Kyle Giddings on Colorado’s move to become the first state to require in-person voting in jails

February 21, 2024

“Colorado could become the first state to require county jails to set up in-person voting stations for incarcerated voters under a Democratic-backed bill that has sparked criticism that it would pose financial and logistical hurdles to already-strapped sheriff’s offices.

“Advocates of Senate Bill 72 say placing polling stations inside jails would reduce barriers to a fundamental right for those eligible to vote. Opponents say the current system is working and the new law would be an ‘unfunded mandate’ that would cause disruptions.

“In Colorado, incarcerated people awaiting trial or serving a sentence for a misdemeanor conviction are eligible to vote.

“If passed, it could impact nearly 6,000 people who are confined waiting for a trial on any given Election Day in Colorado’s jails. …

It’s important that those who are closest to the problem have an opinion and a voice in solutions …

“In Denver, where in-person voting inside detention centers has been provided since 2020, election data showed turnout was higher among inmates than among the general population in some races.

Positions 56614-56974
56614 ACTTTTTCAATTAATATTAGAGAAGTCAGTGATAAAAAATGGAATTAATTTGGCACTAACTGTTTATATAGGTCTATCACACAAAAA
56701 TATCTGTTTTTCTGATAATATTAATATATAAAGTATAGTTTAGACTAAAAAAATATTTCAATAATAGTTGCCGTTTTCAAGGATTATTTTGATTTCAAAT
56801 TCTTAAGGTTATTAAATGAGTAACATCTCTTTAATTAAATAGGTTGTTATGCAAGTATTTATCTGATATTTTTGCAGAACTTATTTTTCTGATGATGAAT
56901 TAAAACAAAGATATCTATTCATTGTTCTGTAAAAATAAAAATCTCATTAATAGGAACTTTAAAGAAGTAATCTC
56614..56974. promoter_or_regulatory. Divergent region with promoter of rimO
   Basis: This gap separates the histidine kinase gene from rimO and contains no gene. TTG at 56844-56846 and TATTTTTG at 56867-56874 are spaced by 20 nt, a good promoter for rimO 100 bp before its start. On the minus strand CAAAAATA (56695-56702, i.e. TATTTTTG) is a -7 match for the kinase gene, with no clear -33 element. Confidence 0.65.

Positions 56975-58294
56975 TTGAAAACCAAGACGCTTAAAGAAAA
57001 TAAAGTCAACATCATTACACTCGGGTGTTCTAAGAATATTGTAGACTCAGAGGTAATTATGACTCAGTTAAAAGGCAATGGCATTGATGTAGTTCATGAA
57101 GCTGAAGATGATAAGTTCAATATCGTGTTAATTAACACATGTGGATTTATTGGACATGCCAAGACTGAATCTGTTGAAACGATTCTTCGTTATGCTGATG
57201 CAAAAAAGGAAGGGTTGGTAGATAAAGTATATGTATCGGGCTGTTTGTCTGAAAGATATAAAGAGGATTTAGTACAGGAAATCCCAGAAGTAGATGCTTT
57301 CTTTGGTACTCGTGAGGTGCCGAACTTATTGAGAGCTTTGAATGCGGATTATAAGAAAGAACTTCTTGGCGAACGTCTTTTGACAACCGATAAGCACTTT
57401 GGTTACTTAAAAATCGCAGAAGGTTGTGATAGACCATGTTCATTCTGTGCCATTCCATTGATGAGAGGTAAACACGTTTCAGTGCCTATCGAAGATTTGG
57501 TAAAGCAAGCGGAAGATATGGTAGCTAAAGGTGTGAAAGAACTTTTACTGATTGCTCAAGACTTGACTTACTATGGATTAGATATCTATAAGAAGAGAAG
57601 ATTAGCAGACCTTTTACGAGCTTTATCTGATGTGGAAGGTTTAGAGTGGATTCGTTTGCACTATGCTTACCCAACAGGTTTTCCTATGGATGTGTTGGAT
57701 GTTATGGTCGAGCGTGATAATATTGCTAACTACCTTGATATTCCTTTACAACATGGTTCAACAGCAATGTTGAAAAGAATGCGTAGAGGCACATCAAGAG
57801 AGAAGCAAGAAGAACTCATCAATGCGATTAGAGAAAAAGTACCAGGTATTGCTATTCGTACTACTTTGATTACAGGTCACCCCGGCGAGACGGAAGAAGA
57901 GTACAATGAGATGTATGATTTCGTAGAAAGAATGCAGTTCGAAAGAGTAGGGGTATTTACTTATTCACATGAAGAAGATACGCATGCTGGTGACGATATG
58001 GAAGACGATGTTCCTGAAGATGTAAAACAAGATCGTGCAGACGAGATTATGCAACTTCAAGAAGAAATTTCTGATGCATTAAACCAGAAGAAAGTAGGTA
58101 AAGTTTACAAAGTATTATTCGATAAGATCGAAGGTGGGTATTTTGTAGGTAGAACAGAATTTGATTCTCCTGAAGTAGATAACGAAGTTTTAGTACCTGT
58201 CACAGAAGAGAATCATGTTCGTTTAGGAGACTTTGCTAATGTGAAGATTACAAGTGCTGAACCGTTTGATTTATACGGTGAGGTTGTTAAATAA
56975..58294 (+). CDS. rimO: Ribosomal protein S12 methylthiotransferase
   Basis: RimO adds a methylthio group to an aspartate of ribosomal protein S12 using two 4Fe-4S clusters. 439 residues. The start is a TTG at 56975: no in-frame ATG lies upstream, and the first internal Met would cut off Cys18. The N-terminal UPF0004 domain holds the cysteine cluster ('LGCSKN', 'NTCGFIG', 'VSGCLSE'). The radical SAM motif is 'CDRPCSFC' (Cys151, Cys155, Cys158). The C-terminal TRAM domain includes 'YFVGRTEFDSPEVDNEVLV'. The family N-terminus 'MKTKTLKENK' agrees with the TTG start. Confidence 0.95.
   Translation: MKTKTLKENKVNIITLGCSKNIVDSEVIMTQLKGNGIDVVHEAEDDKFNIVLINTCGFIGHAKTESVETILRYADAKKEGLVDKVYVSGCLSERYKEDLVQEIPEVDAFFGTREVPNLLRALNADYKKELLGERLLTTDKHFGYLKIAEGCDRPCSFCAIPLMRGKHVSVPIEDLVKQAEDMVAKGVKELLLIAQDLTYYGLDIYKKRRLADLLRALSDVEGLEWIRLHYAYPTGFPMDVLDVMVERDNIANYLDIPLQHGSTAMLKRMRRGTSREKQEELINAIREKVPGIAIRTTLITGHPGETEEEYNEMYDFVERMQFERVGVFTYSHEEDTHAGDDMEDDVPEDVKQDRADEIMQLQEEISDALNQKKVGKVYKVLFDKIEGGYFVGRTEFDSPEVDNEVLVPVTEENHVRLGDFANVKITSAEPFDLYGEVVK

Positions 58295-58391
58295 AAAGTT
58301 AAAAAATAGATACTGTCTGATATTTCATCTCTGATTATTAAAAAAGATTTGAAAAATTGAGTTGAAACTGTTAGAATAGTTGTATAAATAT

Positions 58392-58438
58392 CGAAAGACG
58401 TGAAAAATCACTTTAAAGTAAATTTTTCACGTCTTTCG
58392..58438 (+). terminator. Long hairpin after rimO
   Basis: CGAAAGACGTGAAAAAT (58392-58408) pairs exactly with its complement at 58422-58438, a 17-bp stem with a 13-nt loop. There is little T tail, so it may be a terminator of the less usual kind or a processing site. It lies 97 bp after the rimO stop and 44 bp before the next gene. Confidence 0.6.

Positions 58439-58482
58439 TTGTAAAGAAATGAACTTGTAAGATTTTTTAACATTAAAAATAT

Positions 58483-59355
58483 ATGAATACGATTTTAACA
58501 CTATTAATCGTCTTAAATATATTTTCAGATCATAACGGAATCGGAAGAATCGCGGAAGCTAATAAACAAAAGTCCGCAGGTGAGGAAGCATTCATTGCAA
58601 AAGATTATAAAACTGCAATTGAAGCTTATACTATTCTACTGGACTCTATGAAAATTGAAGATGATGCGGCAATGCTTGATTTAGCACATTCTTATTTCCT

“For the municipal runoff race in Denver in June, for instance, voter turnout inside the Denver County jail and downtown detention center was 58.7%, compared with the 36.8% turnout rate from the general public, said Kyle Giddings [Leading with Conviction™ 2024], civic engagement coordinator for the Colorado Criminal Justice Reform Coalition.

“In the November 2023 election, voter turnout from inside the Denver jail was 43%, while the general population turnout was 36.5%.

“‘It’s important that those who are closest to the problem have an opinion and a voice in solutions related to criminal justice issues that end up on the ballot,’ said Giddings, who helps run elections in Denver’s detention centers and was previously incarcerated.

“Improving access to voting inside jails also helps people become invested in their communities in a meaningful way when they are released, he said.

“‘Helping individuals have a voice in the school board race meant a lot to individuals who had kids in the (Denver Public Schools) system and being able to vote on the people that were going to make decisions on their kids’ education,’ he said.

“On election days, Giddings said in-person voting stations are set up in the jail’s community room. He and other election judges go from pod to pod asking who wants to vote, help register them and check their eligibility.”

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